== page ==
L7-10_notesCh13_17_07

L7-10_notesCh13_17_07 - L7: Today: The molecular...

Info iconThis preview shows pages 1–8. Sign up to view the full content.

View Full Document Right Arrow Icon
What is necessary for a rxn to occur? - molecules must collide; - molecules must collide in a favorable configuration: e.g., Br + HI -> BrH + I (OK) Br + IH -> not so good. ... The reaction Br + HI link - molecules must have enough energy to break old bonds before new bonds can be formed: Br + HI -> [Br. ...... H........ I] # -> BrH + I E Reaction coordinate Activated complex or transition state L7: Today: The molecular perspective
Background image of page 1

Info iconThis preview has intentionally blurred sections. Sign up to view the full version.

View Full DocumentRight Arrow Icon
2BrNO --> 2NO + Br 2 Molecules must collide Molecules should possess E >E a Where E a is the activation energy How can the molecule surmount the high potential energy of transition state? insert link: activation energy and kinetic energy; 14.6, sections 2 and 4 http://www2.wwnorton.com/college/chemistry/gilbert/tutorials/ch14.htm
Background image of page 2
A + B C + D E a2 E a1 Δ H Use Δ H or Δ E depending whether P or V are constant (see chapter on thermochemistry) Reaction progress also is called reaction coordinate: the pathway between reactants and products. Reaction intermediates will appear as small minima on top of the barrier between reactants and products. Definitions when drawing energy curves or reaction profile for A + B C + D L8: Observing Reaction Intermediates
Background image of page 3

Info iconThis preview has intentionally blurred sections. Sign up to view the full version.

View Full DocumentRight Arrow Icon
Femtochemistry How to measure reaction kinetics of fast reactions Femtosecond = 10 -15 s Picsosecond = 10 -12 s Nobel Prize 1999: Prof. Ahmed Zewail, Caltech
Background image of page 4
Use lasers to "clock the reaction: Detection (probe) laser beams is delayed by a period of 50-5,000 femtosecond with respect to excitation (pump) laser beam Each laser light pulse lasts about 100 fs Minimize collisions by working in high vacuum and beams of molecules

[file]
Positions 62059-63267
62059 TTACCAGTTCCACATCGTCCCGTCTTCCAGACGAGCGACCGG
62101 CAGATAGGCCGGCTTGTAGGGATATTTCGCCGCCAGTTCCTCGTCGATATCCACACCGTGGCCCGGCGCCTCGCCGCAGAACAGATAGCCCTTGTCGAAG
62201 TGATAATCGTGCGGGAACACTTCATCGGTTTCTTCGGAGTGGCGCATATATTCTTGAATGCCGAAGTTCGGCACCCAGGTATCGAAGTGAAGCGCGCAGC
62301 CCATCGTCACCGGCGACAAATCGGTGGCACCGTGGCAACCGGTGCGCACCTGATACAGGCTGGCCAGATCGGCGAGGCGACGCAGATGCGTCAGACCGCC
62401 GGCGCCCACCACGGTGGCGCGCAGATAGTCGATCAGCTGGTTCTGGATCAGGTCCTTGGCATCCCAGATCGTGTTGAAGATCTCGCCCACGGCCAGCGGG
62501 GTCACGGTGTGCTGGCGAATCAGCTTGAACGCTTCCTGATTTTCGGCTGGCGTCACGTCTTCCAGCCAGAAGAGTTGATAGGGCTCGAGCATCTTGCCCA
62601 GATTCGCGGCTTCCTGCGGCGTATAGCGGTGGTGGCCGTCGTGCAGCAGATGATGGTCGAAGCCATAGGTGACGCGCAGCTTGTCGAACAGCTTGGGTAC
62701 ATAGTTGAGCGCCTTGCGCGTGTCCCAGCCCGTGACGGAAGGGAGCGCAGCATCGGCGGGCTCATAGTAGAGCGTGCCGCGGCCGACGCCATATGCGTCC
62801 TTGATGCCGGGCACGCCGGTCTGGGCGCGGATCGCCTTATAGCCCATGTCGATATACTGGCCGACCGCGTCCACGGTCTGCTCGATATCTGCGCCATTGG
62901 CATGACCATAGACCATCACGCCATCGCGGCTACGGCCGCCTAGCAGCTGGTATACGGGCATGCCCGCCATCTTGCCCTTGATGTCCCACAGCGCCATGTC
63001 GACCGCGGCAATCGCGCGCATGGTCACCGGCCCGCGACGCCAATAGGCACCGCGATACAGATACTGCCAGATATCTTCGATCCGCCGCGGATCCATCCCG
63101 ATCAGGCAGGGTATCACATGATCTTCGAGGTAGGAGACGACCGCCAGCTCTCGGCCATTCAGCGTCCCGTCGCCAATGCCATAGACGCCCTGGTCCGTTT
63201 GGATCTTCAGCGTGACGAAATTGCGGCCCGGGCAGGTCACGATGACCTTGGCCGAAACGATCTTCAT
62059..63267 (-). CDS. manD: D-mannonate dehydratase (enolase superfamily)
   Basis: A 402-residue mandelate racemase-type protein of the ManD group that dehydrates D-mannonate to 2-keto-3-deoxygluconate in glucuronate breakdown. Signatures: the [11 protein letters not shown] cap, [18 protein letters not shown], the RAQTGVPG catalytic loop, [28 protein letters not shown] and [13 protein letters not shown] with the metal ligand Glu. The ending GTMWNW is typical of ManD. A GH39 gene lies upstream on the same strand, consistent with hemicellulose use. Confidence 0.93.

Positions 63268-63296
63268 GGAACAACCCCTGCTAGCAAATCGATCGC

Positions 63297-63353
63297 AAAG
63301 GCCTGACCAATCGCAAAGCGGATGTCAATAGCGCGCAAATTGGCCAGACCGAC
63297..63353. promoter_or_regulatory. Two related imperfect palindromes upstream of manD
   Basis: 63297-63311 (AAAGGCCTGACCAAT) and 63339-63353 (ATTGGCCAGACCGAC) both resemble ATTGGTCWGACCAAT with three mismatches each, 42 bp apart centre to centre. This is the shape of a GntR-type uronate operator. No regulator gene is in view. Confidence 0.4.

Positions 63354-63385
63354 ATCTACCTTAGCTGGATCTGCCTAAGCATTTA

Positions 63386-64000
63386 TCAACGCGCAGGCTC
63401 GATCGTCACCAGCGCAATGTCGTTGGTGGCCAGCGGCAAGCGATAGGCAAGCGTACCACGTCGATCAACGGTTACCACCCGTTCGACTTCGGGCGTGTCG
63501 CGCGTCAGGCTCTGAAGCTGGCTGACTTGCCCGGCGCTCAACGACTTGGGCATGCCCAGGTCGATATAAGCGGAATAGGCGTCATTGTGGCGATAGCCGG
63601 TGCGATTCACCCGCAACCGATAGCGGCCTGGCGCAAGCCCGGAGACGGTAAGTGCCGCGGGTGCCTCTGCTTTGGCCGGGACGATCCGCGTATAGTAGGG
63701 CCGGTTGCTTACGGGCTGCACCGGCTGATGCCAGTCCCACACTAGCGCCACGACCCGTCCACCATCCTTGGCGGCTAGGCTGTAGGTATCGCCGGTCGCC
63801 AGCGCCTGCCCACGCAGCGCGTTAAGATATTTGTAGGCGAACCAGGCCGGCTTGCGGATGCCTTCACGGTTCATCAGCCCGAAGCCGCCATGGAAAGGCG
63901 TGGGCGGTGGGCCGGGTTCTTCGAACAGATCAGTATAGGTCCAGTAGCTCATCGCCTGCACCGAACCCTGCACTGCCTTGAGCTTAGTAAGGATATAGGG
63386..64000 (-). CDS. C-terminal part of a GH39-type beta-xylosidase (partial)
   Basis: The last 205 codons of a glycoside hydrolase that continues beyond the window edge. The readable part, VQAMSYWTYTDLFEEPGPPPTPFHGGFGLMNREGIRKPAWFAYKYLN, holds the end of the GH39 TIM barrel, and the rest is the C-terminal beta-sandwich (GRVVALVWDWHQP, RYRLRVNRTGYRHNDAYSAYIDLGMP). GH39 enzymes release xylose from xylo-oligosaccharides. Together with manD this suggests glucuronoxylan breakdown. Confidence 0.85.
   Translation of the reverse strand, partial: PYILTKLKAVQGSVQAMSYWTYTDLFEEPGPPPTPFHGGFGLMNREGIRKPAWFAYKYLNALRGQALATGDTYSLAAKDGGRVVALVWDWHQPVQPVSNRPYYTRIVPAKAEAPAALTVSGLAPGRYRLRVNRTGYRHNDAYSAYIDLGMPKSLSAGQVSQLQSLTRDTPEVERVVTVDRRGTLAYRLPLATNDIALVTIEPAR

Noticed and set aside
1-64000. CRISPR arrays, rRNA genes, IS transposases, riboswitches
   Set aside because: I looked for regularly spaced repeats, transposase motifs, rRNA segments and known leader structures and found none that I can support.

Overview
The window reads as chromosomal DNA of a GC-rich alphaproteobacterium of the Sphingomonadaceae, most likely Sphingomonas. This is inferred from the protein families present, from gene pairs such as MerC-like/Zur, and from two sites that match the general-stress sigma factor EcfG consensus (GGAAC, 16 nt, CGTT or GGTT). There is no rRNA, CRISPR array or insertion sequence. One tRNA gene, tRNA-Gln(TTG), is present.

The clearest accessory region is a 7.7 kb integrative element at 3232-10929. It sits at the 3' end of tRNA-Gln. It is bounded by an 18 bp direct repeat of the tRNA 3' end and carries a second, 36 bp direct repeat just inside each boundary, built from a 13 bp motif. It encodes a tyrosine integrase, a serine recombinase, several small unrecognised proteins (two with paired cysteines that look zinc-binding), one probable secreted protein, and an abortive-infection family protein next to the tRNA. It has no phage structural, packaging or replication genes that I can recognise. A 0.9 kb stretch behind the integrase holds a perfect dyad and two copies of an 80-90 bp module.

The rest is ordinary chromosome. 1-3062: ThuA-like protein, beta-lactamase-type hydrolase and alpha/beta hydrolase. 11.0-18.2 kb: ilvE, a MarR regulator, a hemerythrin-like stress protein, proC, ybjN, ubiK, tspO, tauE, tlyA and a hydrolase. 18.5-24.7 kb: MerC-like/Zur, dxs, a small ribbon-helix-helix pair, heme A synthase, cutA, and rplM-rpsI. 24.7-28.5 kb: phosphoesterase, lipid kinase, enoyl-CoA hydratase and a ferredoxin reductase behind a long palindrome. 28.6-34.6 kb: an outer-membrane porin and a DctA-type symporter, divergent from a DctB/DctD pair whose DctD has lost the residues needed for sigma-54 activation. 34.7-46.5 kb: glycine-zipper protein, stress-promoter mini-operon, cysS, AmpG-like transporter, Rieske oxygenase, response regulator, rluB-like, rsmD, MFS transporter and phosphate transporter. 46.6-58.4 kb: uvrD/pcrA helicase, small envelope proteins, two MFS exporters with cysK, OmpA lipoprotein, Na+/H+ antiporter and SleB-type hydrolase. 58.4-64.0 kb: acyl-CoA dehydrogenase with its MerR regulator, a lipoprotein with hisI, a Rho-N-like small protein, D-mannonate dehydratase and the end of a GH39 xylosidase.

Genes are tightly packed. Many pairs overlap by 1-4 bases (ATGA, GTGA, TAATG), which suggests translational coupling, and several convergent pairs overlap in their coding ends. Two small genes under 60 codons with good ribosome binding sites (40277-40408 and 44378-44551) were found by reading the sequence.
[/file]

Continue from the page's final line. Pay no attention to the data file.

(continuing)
Background image of page 5

Info iconThis preview has intentionally blurred sections. Sign up to view the full version.

View Full DocumentRight Arrow Icon
A Pump-Probe Experiment The pump (excitation) laser pulse is fired at time t = 0 and imparts energy h ν 1 to a molecule, such as ICN. The molecule is excited to a state ICN* from which it dissociates after a short while in a unimolecular reaction. The probe (detection) laser pulse is set at an energy h ν 2 that is absorbed only by the product CN. It is fired at variable delays after the pump laser. ICN and I do not absorb the probe laser radiation. ICN* t>0 I + CN ICN + h ν 1 t=0 h ν 2 [CN] t t=0 1 st order reaction 100 200 300 fs pump laser fires probe laser
Background image of page 6
How do you control time delays that are so short? By changing the path length of the light. Use the relationship between the speed of light, c , time, t, and distance, x : x = c t; t is the delay time for probe laser to fire after pump laser. c = 3x10 8 m s -1 t = 100 fs = 10 -13 s after pump x = 3x10 8 m s -1 x 10 -13 s = 3x10 -5 m = 0.03 mm If you want to fire the probe laser pulse in increments of 100 fs, you need to lengthen the path length of the light each time by 0.03 mm.
Background image of page 7

Info iconThis preview has intentionally blurred sections. Sign up to view the full version.

View Full DocumentRight Arrow Icon
Image of page 8
This is the end of the preview. Sign up to access the rest of the document.

Page1 / 39

L7-10_notesCh13_17_07 - L7: Today: The molecular...

This preview shows document pages 1 - 8. Sign up to view the full document.

View Full Document Right Arrow Icon
Ask a homework question - tutors are online